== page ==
Any one ever hear of PAW_PAW???

fuzzytrouble
fuzzytrouble Member Posts: 212
edited March 2014 in Uterine Cancer #1
Someone recently told me about this site to go read about PAW-PAW and so I Goggled it and it brought up a few article's about the research of this fruit and cancer. I haven't read all of the article's yet but wanted to know if anyone here has heard of it before?

Thinking of you all,
Sharon

Comments

  • lindaprocopio
    lindaprocopio Member Posts: 1,980
    I've seen paw paw seeds in garden catalogs.
    I get a lot of seed catalogs and I've seen paw paw seeds somewhere. I didn't ever hear that it was a cancer fighter. I'm sure you remember the old song

    Picking up paw-paws; put ‘em in a basket.
    Picking up paw-paws; put ‘em in a basket.
    Picking up paw-paws; put ‘em in a basket.
    Way down yonder in the paw-paw patch.

    Where, oh where, oh where is Suzie?
    Where, oh where, oh where is Suzie?
    Where, oh where, oh where is Suzie?
    Way down yonder in the paw-paw patch

    (sure I'm not the only one with a Southern grandma that knows this song!)
  • I've seen paw paw seeds in garden catalogs.
    I get a lot of seed catalogs and I've seen paw paw seeds somewhere. I didn't ever hear that it was a cancer fighter. I'm sure you remember the old song

    Picking up paw-paws; put ‘em in a basket.
    Picking up paw-paws; put ‘em in a basket.
    Picking up paw-paws; put ‘em in a basket.
    Way down yonder in the paw-paw patch.

    Where, oh where, oh where is Suzie?
    Where, oh where, oh where is Suzie?
    Where, oh where, oh where is Suzie?
    Way down yonder in the paw-paw patch

    (sure I'm not the only one with a Southern grandma that knows this song!)

    This comment has been removed by the Moderator
  • deanna14
    deanna14 Member Posts: 732
    unknown said:

    This comment has been removed by the Moderator

    Paw Paws
    I live near Springfield Missouri, but my husband was raised about an hour and a half from here. A small town called Duke Missouri, near the Big Piney River. Southeast of Fort Leonard Wood Missouri. We have picked and eaten Paw paws near the river and they do taste sort of like bananas with a different texture. Maybe not the same paw paws of these articles... I don't know.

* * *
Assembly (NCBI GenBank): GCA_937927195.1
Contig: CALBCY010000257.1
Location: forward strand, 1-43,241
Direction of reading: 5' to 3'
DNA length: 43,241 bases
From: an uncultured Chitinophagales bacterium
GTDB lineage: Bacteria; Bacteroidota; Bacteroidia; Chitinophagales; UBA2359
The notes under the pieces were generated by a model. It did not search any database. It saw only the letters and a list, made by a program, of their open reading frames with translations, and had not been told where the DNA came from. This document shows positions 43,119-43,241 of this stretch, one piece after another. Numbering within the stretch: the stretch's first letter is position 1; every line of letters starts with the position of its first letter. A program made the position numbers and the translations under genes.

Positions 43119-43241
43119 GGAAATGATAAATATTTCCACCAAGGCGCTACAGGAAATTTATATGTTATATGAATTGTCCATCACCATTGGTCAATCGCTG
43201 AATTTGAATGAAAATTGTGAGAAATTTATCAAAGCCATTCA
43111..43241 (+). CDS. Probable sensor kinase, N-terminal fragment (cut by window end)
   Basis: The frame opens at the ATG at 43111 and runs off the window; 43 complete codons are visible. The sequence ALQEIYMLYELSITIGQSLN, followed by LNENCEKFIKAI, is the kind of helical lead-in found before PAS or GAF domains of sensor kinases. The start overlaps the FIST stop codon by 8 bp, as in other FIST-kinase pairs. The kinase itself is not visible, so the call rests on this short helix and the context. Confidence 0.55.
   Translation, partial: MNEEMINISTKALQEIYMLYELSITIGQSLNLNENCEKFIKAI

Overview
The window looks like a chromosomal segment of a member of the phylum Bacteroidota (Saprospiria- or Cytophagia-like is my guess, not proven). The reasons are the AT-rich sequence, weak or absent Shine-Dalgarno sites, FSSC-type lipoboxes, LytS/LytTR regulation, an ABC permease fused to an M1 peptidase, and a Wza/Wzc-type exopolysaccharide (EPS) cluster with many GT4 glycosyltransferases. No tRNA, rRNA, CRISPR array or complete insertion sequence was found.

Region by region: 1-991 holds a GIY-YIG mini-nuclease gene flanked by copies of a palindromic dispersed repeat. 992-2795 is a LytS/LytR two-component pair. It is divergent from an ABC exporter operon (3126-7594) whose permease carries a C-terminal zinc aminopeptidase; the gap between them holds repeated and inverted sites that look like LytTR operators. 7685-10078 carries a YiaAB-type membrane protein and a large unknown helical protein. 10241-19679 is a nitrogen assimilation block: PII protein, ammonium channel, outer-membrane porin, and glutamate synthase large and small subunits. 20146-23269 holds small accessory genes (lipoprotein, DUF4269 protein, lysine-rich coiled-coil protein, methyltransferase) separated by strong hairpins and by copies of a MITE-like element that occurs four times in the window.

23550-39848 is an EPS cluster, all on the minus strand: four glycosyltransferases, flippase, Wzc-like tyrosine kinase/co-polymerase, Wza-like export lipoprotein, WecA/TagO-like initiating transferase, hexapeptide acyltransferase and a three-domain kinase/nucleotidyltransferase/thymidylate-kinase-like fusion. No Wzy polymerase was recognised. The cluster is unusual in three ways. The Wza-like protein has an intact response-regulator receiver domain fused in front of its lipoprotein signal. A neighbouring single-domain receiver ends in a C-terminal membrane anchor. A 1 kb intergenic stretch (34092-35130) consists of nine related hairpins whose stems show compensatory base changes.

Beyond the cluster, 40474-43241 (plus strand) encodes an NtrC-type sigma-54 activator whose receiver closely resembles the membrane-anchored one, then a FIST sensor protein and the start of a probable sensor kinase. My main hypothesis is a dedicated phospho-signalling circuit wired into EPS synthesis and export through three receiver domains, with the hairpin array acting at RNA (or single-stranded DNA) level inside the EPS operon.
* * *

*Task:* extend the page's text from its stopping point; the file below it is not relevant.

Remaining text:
• cleo
    cleo Member Posts: 144
    deanna14 said:

    Paw Paws
    I live near Springfield Missouri, but my husband was raised about an hour and a half from here. A small town called Duke Missouri, near the Big Piney River. Southeast of Fort Leonard Wood Missouri. We have picked and eaten Paw paws near the river and they do taste sort of like bananas with a different texture. Maybe not the same paw paws of these articles... I don't know.

    Pawpaw
    This fruit needs a hot wet climate...deep, well drained rich soil. Grows in SE Asia and also in Samoa. Very much a fruit of this area. Have eaten it in Samoa, rich texture, more taste than banana.
  • deanna14
    deanna14 Member Posts: 732
    cleo said:

    Pawpaw
    This fruit needs a hot wet climate...deep, well drained rich soil. Grows in SE Asia and also in Samoa. Very much a fruit of this area. Have eaten it in Samoa, rich texture, more taste than banana.

    Wondering???
    Is that Paw paw that we have picked and eaten here on the banks of the Big Piney River in Missouri, the same Paw Paw you speak of the grows in SE Asia and Samoa?
  • cleo
    cleo Member Posts: 144
    deanna14 said:

    Wondering???
    Is that Paw paw that we have picked and eaten here on the banks of the Big Piney River in Missouri, the same Paw Paw you speak of the grows in SE Asia and Samoa?

    Pawpaw
    I didn't think so deanna so did a web hunt and found the following. The fruit in Samoa is very rich in taste...luscious. You cut in half, scoop and enjoy. Have to say that I have never eaten the seeds, didn't know you could but am not surprised that they could have healing qualities.


    Firstly it is worth noting the different names for the fruit which you are likely to encounter - papaya, pawpaw, papaw and paw paw (and many other combinations involving "p", "w" and "a").

    The fruit grows on trees of the Carica Papaya species which was originally from southern Mexico, Central America and northern South America, but is now cultivated in most countries with a tropical climate, such as Australia, Brazil, India, South Africa and Southeast Asia. The tree which appears in the southern and western states of the USA should not be confused with the Carica Papaya, the USA variety belongs to a different species, Asimina Triloba.

    The Carica is a large tree-like plant, the single stem growing from 5 to 10 meters tall, with spirally arranged leaves confined to the top of the trunk; the lower trunk is conspicuously scarred where leaves and fruit were borne. The leaves are large, 50-70 cm diameter, deeply palmately lobed with 7 lobes. The tree is usually unbranched if unlopped. The flowers appear on the axils of the leaves, maturing into the large 15-45 cm long, 10-30 cm diameter papaya fruit.

    Raw papaya is rich in vitamins, notably vitamins A, B1, B2, B3, B6 and C, and minerals including calcium, iron, magnesium, phosphorus and potassium.

    The black seeds are edible and have a sharp, spicy taste. They are sometimes ground up and used as a substitute for black pepper. In some parts of Asia the young leaves of papaya are steamed and eaten like spinach. In parts of the world papaya leaves are made into tea as a preventative for Malaria, though there is no real scientific evidence for the effectiveness of this treatment.

    For pawpaw ointment the active ingredient in the papaya fruit is the enzyme papain which is found in the fermented fruit. Papain within the papaya has been used in its native South America and in the last century elsewhere as a topical application to treat various skin ailments.